We examine the state of U.S. politics, Trumpism, journalism and more with Mehdi Hasan, host of The Mehdi Hasan Show on MSNBC and Peacock. His new book is titled Win Every Argument: The Art of Debating, Persuading, and Public Speaking.
AMY GOODMAN: This is Democracy Now!, democracynow.org, The War and Peace Report. I’m Amy Goodman, with Juan González.
Fox News host Tucker Carlson kicked off his first installment of analyzing footage from the deadly January 6th Capitol insurrection, that was shared with him by Republican House Speaker Kevin McCarthy exclusively, by playing cherry-picked clips on his top-rated Fox show Monday night.
TUCKER CARLSON: They were peaceful. They were orderly and meek. These were not insurrectionists; they were sightseers. Footage from inside the Capitol overturns the story you’ve heard about January 6th. Protesters queue up in neat little lines. They give each other tours outside the speaker’s office. They take cheerful selfies, and they smile. They’re not destroying the Capitol. They obviously revere the Capitol. They’re there because they believe the election was stolen from them. They believe in the system.
AMY GOODMAN: Tucker Carlson claimed the House January 6th committee withheld evidence about the attack on the Capitol by Trump supporters and said of the rioters, quote, “They were right. In retrospect, it is clear the 2020 election was a grave betrayal of American democracy,” unquote. This comes as Trump addressed the Conservative Political Action Conference, or CPAC, Saturday night as he campaigns for the 2024 Republican presidential nomination while facing multiple criminal investigations.
DONALD TRUMP: In 2016, I declared I am your voice. Today, I add: I am your warrior, I am your justice. And for those who have been wronged and betrayed, I am your retribution. I am your retribution. Not going to let this happen.
AMY GOODMAN: “I am your retribution,” Trump said. Other speakers peddling Trump’s big lie of election fraud got top billing at CPAC, where they addressed half-filled rooms while calling Trump the former and future president.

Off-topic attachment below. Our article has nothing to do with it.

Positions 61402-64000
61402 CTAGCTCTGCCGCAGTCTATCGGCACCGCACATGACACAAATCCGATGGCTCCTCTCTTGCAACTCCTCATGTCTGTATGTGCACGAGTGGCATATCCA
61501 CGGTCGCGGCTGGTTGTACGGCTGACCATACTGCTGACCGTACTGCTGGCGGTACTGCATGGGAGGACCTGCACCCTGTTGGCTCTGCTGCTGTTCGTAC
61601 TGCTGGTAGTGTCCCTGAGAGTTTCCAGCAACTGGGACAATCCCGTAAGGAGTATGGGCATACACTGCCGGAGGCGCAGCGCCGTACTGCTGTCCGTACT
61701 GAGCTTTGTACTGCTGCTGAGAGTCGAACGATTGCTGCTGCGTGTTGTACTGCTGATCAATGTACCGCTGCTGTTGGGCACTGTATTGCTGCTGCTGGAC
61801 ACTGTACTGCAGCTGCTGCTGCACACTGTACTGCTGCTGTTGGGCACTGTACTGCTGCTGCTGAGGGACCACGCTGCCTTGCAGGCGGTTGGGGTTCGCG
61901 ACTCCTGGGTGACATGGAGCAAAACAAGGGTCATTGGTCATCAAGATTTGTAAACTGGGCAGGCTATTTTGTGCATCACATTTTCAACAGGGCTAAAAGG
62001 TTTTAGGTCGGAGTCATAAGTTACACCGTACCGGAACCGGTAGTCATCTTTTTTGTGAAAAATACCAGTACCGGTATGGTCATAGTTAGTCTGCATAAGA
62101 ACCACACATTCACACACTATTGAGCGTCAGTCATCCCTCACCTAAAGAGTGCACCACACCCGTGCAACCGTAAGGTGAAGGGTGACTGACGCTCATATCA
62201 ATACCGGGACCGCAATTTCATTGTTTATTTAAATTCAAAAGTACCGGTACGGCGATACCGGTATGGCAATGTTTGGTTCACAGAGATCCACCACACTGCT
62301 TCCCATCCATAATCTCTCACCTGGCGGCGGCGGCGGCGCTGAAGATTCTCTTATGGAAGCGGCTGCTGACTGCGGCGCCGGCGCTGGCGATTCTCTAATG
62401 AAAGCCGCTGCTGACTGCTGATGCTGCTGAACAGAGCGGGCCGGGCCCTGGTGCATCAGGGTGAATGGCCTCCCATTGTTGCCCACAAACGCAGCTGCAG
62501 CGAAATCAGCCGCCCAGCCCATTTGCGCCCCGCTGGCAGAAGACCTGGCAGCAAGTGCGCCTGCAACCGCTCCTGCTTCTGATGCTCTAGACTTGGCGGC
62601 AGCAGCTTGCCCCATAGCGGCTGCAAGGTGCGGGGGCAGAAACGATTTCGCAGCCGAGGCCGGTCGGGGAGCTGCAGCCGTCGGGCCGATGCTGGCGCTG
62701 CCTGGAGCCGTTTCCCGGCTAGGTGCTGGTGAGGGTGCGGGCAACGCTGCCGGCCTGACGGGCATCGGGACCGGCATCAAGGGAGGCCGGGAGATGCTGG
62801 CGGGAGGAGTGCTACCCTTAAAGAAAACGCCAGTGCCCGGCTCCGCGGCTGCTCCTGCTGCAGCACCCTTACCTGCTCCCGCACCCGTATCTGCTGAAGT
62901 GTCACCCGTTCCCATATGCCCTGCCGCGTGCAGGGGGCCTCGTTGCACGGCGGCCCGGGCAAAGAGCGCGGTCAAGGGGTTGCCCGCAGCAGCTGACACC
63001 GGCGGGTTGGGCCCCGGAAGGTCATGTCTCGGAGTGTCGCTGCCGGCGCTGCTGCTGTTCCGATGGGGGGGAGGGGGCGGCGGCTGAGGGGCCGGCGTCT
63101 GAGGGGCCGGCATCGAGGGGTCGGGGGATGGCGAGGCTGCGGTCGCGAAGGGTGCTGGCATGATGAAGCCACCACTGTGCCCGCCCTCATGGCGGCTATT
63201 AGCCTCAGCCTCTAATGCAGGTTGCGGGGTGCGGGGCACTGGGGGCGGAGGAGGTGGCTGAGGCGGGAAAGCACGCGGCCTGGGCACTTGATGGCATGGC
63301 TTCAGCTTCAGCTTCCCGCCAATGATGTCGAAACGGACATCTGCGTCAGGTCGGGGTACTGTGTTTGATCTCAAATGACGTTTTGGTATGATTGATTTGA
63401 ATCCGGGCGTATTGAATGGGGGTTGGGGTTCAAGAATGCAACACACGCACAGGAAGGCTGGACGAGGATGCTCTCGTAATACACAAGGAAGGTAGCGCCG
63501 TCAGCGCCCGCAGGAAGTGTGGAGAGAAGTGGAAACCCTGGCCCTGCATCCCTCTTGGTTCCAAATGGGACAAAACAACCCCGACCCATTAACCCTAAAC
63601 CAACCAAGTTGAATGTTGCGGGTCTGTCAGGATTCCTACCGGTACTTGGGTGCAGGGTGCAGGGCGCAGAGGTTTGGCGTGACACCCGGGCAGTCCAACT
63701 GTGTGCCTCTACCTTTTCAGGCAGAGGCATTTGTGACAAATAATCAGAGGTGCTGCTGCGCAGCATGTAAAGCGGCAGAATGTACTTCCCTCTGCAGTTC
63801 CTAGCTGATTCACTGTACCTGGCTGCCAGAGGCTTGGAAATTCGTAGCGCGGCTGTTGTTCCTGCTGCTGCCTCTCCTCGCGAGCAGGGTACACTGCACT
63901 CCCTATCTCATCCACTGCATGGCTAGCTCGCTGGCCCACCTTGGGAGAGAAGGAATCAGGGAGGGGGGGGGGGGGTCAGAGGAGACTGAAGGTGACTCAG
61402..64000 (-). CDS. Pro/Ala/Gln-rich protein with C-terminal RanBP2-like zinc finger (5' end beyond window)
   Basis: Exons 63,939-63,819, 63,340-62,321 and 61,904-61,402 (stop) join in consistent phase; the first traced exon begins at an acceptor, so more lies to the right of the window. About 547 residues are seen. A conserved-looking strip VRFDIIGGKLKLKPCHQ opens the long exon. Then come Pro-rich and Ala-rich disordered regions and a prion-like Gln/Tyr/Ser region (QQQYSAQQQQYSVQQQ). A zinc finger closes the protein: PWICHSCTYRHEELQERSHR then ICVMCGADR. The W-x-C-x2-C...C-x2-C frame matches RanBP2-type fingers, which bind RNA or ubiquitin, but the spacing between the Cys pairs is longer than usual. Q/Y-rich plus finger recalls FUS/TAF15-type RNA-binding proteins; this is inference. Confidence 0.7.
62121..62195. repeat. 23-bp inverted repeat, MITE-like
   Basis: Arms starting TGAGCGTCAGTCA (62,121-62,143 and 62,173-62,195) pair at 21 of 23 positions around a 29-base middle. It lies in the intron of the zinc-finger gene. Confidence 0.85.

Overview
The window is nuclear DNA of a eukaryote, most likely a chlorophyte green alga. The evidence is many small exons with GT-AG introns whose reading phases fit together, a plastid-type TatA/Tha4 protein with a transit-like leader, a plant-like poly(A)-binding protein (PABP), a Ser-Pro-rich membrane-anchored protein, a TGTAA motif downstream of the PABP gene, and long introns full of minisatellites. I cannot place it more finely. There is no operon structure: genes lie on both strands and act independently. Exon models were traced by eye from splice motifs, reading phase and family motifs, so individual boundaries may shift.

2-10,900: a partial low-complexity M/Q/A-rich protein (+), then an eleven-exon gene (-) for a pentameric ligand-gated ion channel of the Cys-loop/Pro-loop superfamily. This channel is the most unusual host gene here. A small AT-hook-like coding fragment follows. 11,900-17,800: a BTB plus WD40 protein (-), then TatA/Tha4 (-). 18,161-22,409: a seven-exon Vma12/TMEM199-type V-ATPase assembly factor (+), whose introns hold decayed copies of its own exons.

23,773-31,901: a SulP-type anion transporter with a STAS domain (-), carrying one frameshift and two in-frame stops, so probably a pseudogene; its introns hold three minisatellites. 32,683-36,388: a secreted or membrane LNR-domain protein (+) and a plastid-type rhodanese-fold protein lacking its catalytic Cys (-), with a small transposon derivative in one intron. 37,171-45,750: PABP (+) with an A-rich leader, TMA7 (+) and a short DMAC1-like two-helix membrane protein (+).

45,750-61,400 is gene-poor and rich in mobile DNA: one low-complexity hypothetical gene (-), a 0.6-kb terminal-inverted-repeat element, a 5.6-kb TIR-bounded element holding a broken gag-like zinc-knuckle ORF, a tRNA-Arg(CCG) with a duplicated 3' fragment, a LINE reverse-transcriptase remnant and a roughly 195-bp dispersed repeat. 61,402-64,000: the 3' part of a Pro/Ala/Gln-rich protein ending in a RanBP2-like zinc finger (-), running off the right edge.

For more, we’re joined by Mehdi Hasan, journalist and author, host of weekly shows on MSNBC nightly, also on Peacock. His new book is titled Win Every Argument: The Art of Debating, Persuading, and Public Speaking.
Congratulations on your book. No argument there.
MEHDI HASAN: Thank you, Amy.
AMY GOODMAN: Your take on President Trump and the case he’s making for 2024?
MEHDI HASAN: So, you played that clip from Trump at CPAC. And as I pointed out on my show on Sunday night, that was pure, unadulterated fascism. I know some people even on the left don’t like to use the F-word in relation to Trump and Trumpism, but when a candidate for high office, a candidate who has previously incited an armed insurrection, when he stands up on stage and says, “You put me back in office, and I will be your retribution,” that is straight out of the authoritarian playbook. That is rhetoric going back to the 1920s and '30s, I'm sorry to say. So, he is not hiding this stuff. He’s saying this stuff out in the open. We know what is on offer from Trump for 2024. We know what this country is in line for, were he to get back in.
And let’s not rule out — people say, “Oh, well, he can’t win.” Of course he can win. This is America. He’s won before. There’s an Electoral College. Of course he could win. It’s a two-party system. So, for me, it’s chilling rhetoric. It’s not something I take lightly. He has created an army of Mini-Mes in Congress, the Marjorie Taylor Greenes of this world. He has people like Kevin McCarthy still covering for him, providing that footage, as you mentioned, to Tucker Carlson, who then lies about it on air — Tucker Carlson who tells Dominion in a lawsuit, “I don’t believe in the big lie,” under oath, but then goes on TV to say he does. The cynicism of Fox and of the Trump enablers never ceases to amaze me, Amy.